Americans in particular feel that personal privacy is one of
the most important basic human rights, and they tend to respect others’ desires
for privacy, which often results in a reluctance to investigate the background
of job candidates. In fact, a
recent IT Locksmith discussion questioned whether it’s reasonable to use a
person’s financial history as a tool in deciding if he or she would make a
Many readers questioned this practice despite the fact that companies
have widely employed it for two simple reasons. First of all, if people are
careless with their own finances, how well will they protect yours? Second, if
someone’s under financial pressure, he or she is more subject to outside
pressures to indulge in activities that compromise security.
Whether it’s due to poor planning, poor impulse control, or
simple carelessness, a recent bankruptcy in someone’s financial history is
always a big red flag unless there’s a very good explanation. It may be sad, it
may be unfortunate, but it’s a common practice because it works.5. Expecting too much from technical skills
The fifth biggest mistake—and this is one I see all the time—is
an unhealthy reliance on the IT staff’s technical skills for security planning.
When choosing someone to head up security, most managers see
nothing but the incredible complexity of networks and software, and they then
assume the best person for the job is the one with the most technical skills.
However, while technical knowledge is necessary, a gut feeling for security
along with a healthy dose of paranoia is far more important for the head of
security, provided someone on the IT team has the knowledge and skills related
to the technical side of software and hardware security.
Having a strong security background from a stint with a
university police department and more time with a detective agency, I can often
walk through a company and spot a dozen critical security errors, which render all
the best software security practices completely useless. If I wanted to
compromise some company’s IT security, I would either get a job with the
cleaning company or fake a UPS or FedEx uniform. I could walk in carrying a big
package and simply walk out with what I wanted in the previously empty box. Think
about it: Would that work at your business?
Last week, I listed some recent security breaches in
California. Since then, details of yet another information theft have come to
light, and this incident points out just how much security depends on an old-fashioned
On March 11, someone walked into a University of California
Berkley office and walked
out with a laptop containing personal data about more than 98,000 people,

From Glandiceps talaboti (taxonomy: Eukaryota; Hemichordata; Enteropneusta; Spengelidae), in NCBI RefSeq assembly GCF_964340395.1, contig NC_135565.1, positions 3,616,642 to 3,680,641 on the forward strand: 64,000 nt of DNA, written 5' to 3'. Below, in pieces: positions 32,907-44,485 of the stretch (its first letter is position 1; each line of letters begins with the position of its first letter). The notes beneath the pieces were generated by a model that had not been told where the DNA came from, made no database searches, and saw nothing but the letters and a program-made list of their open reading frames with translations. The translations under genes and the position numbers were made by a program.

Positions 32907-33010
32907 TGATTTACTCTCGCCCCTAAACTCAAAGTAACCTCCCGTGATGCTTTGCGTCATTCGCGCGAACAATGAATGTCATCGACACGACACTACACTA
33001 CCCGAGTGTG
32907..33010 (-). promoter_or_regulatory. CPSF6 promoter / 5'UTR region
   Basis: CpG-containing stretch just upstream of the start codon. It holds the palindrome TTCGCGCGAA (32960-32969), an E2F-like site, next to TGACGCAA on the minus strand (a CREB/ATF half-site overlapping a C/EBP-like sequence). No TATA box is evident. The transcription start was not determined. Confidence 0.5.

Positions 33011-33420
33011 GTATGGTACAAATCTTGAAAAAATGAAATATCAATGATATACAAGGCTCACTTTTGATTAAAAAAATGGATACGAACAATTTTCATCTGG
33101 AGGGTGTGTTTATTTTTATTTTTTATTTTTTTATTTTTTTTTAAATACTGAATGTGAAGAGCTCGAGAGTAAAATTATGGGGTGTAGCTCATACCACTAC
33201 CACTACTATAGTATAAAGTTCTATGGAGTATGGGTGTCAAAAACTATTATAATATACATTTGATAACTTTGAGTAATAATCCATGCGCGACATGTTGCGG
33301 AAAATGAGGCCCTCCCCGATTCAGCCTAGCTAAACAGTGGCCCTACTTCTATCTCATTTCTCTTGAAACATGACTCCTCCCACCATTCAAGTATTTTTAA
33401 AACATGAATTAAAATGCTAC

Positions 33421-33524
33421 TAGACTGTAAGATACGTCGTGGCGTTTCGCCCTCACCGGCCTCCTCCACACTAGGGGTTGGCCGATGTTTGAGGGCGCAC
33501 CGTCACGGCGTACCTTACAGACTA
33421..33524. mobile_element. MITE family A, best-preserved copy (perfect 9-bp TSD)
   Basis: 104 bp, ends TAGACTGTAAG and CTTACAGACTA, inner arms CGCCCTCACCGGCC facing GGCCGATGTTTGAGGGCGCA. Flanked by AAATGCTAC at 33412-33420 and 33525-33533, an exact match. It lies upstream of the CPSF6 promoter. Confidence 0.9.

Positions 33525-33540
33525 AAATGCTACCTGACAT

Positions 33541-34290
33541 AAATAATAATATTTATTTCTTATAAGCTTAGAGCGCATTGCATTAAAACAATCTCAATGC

including Social Security numbers. This theft not only highlights the need for
simple and basic physical security, but it also emphasizes a misplaced reliance
on technology. Apparently, the university had instituted encryption technology.
However, while they had scheduled the laptop for encryption, no one had yet
encrypted the notebook’s hard drive at the time of the theft.
This theft, as well as the
data theft incidents at other California universities I described last time,
are even more striking when you consider that California State University is
presenting the third annual Information
Technology Security Conference in San Diego this month.
The irony abounds, especially in this quote: “Major
sponsorship from The California State University highlights the commitment of
the higher education community to understanding and addressing the issues
surrounding information security…” I was thinking of attending, but I balked
at the idea of providing registry information online!
Also watch for …
they’re years behind the curve on this, the U.S. Secret Service is now
taking advantage of technology long popular in the scientific community
for networking PCs to deal with massive computing problems. Dubbed the
Distributed Networking Attack (DNA) program, it links 4,000 PCs to
decrypt files captured from bad guys, using the same approach the SETI@home
project has used for years. The DNA project recently decrypted a WinZip-encrypted
file in less than three hours.
has released a second update to patch another vulnerability in Firefox. Released
March 23, version
1.0.2 fixes a buffer overflow threat that came from legacy Netscape
Navigator code. Hmm, this sounds like the same sort of thing that’s always
hitting Internet Explorer—too much reliance on legacy code.
has patched nearly a dozen flaws in Mac OS X. For more details, check out
John McCormick is a
security consultant and well-known author in the field of IT, with more than
17,000 published articles. He has written the IT Locksmith column for
TechRepublic for more than four years.